In North Carolina, bill to raise electric vehicle registration fees stalls

Energy News Network | Posted on May 8, 2019

Meanwhile, a bill that would fine drivers for blocking charging stations advances in the House. Some North Carolina state lawmakers want to fine drivers of gasoline-powered cars for blocking charging plugs for electric vehicles. Others want to hike annual registration fees for plug-in cars to become the highest in the country.“On one side, you’ve got something good for [electric vehicles], on the other — really just the worst,” said freshman Sen. Wiley Nickel, a Democrat from Cary, who authored a bill (S511) to outlaw blocking charging stations and has fought against raising electric vehicle fees.

Trump to Ease Drilling Rules Sparked by 2010 Gulf Oil Spill

Bloomberg | Posted on May 8, 2019

The Trump administration is poised to relax offshore drilling requirements imposed in response to the Deepwater Horizon disaster that killed 11 people in 2010 and unleashed the worst oil spill in U.S. history. The Interior Department will unveil its final plan Thursday to ease some of the mandates, following industry complaints they are unwieldy and expensive, said two people familiar with the matter who asked not to be named before a formal announcement. The White House Office of Management and Budget said it had completed a review of the drafted regulation on Monday, clearing it for a final release.

Pipeline Protesters Could Face 10 Years in Prison Under Bill OK’d by Texas House

Texas Observer | Posted on May 7, 2019

Two industry-backed bills in the Texas Legislature would charge environmental activists who allegedly engage in civil disobedience at oil and gas sites with a felony.

EPA has received DOE input for 2018 small refinery waivers

Reuters | Posted on May 2, 2019

The Department of Energy has given the Environmental Protection Agency its scoring results for the 40 outstanding 2018 applications made by small refineries for waivers from U.S. biofuel laws. The recommendations from the Energy Department are a crucial step in the EPA’s process for weighing the exemption requests, which can save refineries millions of dollars in regulatory costs and have become the center of a bitter dispute between the rival oil and corn industries. The U.S. Renewable Fuel Standard (RFS) is designed to help American farmers by requiring oil refiners to blend certain volumes of biofuels into their fuel each year or purchase credits from those that do. But small refineries with a production capacity of 75,000 barrels per day or less can secure waivers if they prove that compliance would cause them financial harm. Under President Donald Trump, the EPA has vastly expanded the number of waivers granted to refineries, angering Midwest farmers and their legislative backers who say the policy destroys demand for corn-based ethanol and other biofuels at a time they are already struggling.For 2017, the EPA granted 35 exemptions to small refineries, without denying any applications, up from seven exemptions issued in the last year of the Obama administration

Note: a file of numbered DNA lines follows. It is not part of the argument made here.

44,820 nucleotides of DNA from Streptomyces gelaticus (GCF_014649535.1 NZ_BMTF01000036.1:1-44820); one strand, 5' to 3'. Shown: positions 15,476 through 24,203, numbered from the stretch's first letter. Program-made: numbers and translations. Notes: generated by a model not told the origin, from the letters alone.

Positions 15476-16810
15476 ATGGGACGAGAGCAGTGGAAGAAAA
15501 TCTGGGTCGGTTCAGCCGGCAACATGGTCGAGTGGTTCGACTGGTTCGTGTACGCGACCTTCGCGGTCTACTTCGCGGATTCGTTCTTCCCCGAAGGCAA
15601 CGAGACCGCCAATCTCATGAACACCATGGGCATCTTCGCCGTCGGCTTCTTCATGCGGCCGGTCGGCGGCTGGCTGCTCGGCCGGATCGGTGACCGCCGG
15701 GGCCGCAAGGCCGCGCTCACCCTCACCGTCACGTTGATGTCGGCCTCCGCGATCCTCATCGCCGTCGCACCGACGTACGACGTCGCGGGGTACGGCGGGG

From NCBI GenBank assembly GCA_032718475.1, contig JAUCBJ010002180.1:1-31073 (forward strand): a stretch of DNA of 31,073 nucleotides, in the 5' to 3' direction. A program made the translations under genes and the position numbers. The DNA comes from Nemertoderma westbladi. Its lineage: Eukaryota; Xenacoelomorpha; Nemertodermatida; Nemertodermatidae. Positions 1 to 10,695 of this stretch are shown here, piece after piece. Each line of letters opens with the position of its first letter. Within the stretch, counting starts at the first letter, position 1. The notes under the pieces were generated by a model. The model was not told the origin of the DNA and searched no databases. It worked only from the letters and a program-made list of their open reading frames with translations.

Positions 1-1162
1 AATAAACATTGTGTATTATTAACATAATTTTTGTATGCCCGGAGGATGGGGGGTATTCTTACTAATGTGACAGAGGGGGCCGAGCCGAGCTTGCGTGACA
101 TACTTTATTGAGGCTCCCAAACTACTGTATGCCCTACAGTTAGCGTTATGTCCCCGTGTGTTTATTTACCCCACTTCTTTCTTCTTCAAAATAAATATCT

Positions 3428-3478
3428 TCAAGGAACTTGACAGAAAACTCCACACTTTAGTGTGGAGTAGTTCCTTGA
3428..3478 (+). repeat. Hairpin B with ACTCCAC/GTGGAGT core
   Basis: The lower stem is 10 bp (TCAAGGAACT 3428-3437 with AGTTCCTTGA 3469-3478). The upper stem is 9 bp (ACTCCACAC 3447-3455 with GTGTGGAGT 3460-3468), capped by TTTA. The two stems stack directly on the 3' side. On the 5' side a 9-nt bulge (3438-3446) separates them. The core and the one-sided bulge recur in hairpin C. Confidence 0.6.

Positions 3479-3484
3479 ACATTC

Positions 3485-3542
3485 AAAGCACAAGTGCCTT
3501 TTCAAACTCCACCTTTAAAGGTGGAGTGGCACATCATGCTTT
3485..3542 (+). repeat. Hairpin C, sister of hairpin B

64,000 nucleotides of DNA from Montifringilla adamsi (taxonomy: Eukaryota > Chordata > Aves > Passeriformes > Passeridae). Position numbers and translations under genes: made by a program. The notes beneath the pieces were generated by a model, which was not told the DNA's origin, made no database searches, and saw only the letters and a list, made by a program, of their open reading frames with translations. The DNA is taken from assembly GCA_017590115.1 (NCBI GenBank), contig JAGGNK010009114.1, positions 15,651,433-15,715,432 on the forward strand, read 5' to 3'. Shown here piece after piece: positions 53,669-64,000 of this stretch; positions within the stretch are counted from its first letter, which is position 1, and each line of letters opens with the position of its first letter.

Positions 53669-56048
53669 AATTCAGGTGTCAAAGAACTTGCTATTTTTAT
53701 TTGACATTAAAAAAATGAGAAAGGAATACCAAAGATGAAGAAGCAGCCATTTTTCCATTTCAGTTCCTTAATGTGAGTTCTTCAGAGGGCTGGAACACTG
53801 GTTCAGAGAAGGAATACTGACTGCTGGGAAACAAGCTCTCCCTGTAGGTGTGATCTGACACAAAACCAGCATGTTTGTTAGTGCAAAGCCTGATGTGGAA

EIA: Renewables to top coal generation for first time in April/May By Robert Walton

Utility Dive | Posted on May 1, 2019

Data in the U.S. Energy Information Administration's latest Short Term Energy Outlook forecasts renewable energy resources, including hydroelectricity, will generate more electricity in April and May than coal-fired plants. According to the Institute for Energy Economics & Financial Analysis, this would be the first time renewable generation has surpassed coal. While there are seasonal factors at play, the group said it represents "signs of a tipping point" in the country's generation mix.According to the EIA, all renewables will produce 18% of U.S. electricity in 2019, and almost 20% in 2020. The agency also forecasts that wind generation will surpass hydro "to become the leading source of renewable electricity in both years."